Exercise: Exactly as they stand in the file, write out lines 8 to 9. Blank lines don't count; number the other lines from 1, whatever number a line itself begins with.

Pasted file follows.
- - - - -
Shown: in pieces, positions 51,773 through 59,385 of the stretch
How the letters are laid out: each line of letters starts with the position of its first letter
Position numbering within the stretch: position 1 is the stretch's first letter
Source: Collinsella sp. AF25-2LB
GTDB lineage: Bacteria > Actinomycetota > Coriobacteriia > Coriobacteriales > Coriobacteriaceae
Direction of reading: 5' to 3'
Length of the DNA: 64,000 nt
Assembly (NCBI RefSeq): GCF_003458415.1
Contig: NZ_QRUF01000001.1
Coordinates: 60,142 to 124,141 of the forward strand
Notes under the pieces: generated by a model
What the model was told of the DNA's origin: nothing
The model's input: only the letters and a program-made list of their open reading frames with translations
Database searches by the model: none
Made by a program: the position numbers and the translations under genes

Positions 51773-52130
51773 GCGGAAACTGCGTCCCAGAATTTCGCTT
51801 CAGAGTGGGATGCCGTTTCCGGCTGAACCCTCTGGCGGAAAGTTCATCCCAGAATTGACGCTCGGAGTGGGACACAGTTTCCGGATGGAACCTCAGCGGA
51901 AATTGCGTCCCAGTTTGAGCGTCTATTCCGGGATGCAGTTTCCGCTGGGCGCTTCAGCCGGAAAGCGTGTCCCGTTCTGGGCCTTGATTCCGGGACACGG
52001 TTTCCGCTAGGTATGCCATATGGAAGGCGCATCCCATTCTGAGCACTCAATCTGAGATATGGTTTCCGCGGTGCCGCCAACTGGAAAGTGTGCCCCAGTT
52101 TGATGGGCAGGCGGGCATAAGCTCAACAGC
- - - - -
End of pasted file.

Assembly (NCBI RefSeq): GCF_003458415.1
Contig: NZ_QRUF01000001.1